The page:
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Survey says: Answer your own questions

It seems like a guy can’t even buy a hamburger without getting a side of surveys.

I ran into a store for a box of tissues and a birthday card. A few minutes later, a survey popped up in my email: “Please tell us about your shopping experience.”

Pick up a prescription and get handed a list of warnings and a survey. “Did the pharmacist answer all your questions satisfactorily?” No. I didn’t care for her answer when I asked, “How much?”

Mail a letter, take a class, watch a video, take a walk in the park — get a survey. I can’t even answer the phone without someone wanting me to take a “short, 20-minute health assessment” or “tell us what critical issues our political party should champion.”

I don’t even remember what I had for breakfast. How do you expect me to tell you how many times in the last six months did I shampoo with Suave, Axe or Johnson & Johnson (or was that the firm conducting the survey?)

Everyone has a survey.

The police department took a survey of crime in the neighborhood. It was a criminal investigation.

The dietitian surveyed eating habits, which proved to be food for thought.

The bakery asked for opinions. It was a loaf-changing experience.

The sound technician researched people’s preference on headphones and came away with ear-resistable survey results.

The mathematician asked for opinions on geometric shapes. It was a survey with lots of angles.

The electrician handed out surveys because it gave him an outlet.

It’s nuts, I tell you, nuts. (Please list your favorite nuts in order of preference, and tell us why.)

At first, it was cool. Call this number at the bottom of the receipt, answer a few questions, and get a code for a free deluxe burger or a breakfast sandwich.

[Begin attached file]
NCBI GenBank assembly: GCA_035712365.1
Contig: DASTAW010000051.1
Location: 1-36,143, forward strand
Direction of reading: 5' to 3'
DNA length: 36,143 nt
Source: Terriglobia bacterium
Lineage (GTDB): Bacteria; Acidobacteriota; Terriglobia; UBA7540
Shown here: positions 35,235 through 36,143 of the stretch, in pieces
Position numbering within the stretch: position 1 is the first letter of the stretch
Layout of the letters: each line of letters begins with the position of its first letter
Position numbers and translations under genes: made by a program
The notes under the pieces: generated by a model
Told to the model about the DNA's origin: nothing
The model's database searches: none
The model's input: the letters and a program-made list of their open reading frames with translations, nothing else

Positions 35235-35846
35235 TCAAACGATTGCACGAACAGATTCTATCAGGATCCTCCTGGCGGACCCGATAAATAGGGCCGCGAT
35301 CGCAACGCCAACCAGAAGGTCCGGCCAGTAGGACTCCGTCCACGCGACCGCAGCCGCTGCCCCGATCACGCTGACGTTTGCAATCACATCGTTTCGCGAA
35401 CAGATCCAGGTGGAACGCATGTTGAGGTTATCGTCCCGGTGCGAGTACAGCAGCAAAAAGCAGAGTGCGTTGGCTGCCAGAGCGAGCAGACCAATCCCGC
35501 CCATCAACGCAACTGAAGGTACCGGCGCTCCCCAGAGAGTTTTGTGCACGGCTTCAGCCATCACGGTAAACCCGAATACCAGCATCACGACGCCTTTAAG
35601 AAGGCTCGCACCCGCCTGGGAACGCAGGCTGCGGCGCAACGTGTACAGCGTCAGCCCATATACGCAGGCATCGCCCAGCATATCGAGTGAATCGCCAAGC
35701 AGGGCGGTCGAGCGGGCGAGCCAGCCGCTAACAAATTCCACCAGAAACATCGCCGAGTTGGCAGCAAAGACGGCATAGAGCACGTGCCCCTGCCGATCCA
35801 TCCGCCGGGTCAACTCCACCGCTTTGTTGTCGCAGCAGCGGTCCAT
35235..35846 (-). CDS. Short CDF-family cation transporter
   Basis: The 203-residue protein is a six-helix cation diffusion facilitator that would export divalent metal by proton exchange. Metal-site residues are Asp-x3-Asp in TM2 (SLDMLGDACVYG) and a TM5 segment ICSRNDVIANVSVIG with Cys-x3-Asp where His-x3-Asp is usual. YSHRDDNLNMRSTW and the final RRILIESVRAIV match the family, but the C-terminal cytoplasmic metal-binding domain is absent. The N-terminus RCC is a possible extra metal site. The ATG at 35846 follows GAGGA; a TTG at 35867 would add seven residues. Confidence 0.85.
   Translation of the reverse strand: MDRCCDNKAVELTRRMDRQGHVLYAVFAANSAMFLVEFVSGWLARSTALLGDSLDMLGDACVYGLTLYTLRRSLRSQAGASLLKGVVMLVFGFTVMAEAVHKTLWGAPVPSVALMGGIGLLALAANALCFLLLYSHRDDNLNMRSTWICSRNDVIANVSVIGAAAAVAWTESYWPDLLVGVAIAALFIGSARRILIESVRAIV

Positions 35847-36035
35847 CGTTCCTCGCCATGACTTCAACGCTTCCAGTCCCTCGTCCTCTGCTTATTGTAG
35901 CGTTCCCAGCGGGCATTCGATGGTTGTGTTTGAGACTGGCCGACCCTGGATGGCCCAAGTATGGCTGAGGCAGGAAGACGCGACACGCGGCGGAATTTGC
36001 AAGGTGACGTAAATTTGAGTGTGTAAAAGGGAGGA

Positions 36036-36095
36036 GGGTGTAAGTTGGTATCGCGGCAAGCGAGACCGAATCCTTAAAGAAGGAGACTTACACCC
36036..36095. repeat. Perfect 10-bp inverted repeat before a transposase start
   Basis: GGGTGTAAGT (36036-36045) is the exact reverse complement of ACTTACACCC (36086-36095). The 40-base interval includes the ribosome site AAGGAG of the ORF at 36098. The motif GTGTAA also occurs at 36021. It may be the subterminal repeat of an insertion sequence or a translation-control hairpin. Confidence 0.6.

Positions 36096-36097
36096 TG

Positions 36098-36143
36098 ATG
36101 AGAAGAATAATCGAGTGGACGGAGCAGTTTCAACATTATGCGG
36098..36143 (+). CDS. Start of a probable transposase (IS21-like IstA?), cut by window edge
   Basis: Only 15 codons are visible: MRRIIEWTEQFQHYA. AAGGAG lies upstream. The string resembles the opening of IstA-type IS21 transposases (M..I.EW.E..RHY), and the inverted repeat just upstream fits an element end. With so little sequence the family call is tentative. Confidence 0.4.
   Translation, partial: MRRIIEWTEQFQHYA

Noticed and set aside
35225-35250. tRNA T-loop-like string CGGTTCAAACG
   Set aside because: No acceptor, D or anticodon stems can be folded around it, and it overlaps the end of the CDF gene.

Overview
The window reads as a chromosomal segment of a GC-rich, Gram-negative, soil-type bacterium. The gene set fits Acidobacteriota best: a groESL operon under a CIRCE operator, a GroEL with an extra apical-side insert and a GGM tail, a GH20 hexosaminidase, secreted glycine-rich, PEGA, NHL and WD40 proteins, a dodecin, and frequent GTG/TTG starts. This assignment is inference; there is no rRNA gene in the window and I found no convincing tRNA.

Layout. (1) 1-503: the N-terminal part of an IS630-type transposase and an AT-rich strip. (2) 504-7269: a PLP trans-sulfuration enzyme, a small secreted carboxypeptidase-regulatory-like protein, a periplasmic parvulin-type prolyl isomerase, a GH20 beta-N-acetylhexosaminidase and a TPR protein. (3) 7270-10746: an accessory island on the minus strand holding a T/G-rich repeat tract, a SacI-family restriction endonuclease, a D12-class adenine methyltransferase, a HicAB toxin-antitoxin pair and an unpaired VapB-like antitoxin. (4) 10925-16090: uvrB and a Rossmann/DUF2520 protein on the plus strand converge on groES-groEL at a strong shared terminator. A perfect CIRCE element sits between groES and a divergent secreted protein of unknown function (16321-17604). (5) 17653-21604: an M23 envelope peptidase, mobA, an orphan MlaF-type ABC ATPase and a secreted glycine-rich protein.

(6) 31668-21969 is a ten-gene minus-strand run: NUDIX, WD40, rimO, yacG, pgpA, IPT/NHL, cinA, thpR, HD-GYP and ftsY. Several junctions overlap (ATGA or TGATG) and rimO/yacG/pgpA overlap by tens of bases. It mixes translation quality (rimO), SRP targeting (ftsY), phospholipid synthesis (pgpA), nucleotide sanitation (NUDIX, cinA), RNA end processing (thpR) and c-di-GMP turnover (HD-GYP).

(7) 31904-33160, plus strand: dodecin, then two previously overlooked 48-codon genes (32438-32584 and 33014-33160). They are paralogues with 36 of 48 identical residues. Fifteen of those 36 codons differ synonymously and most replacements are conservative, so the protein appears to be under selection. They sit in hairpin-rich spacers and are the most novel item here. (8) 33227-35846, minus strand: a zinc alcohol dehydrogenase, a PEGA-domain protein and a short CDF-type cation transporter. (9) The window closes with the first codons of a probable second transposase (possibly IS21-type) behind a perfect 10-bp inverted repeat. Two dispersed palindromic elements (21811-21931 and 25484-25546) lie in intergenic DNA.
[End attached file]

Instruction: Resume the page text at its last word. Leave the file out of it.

Free food? I’m in. Sure, I’ll answer… Wait, how many questions? You want to know what? Listen, I ordered at the drive-thru. I have no clue if your bathrooms were sparkly or if the cook wore a hairnet. How about I just say yes and you give me a sandwich? Deal?

I fell a couple of times for, “Answer these brief questions and we’ll send you a $50 gift card.”

You know how people hated essay questions in school? I never thought I’d find something that would make me say, “It’s not worth $50,” but I’ve found it now!

We thought we’d seen the last of multiple-choice quizzes when we escaped high school. We were wrong, because:

A) We’re doing homework all over again with our kids and grandkids;

B) Life is a series of multiple choices, such as cream cheese or strawberry jam or both on my bagels (please use the space below to explain why);

C) We can’t get anything done because at every turn, somebody wants us to “just take a couple moments to answer a few questions.”

Survey says — D, all of the above.

You can’t duck the survey people, either.

“You didn’t fill out the survey. I will find you and I will make you wish you’d never seen this survey.”

I’m already there, brother!

But they keep popping up: “Hey, you don’t look like you’re doing anything important. Take our survey on why people don’t have time to get anything done!”

This now concludes this week’s column. Please take our survey to rate its effectiveness.

Choose one that most closely reflects your socio-economic, political and breakfast cereal beliefs:

1 — Hilarious

2 — Amusing

3 — Huh?

4 — Like watching ink dry on the latest idiotic survey some clown wants me to fill out.

Thank you. You may now buy yourself a hamburger. A survey will be included with your ketchup.

Quiz Cole at burton.w.cole@gmail.com or on the Burton W. Cole page on Facebook.

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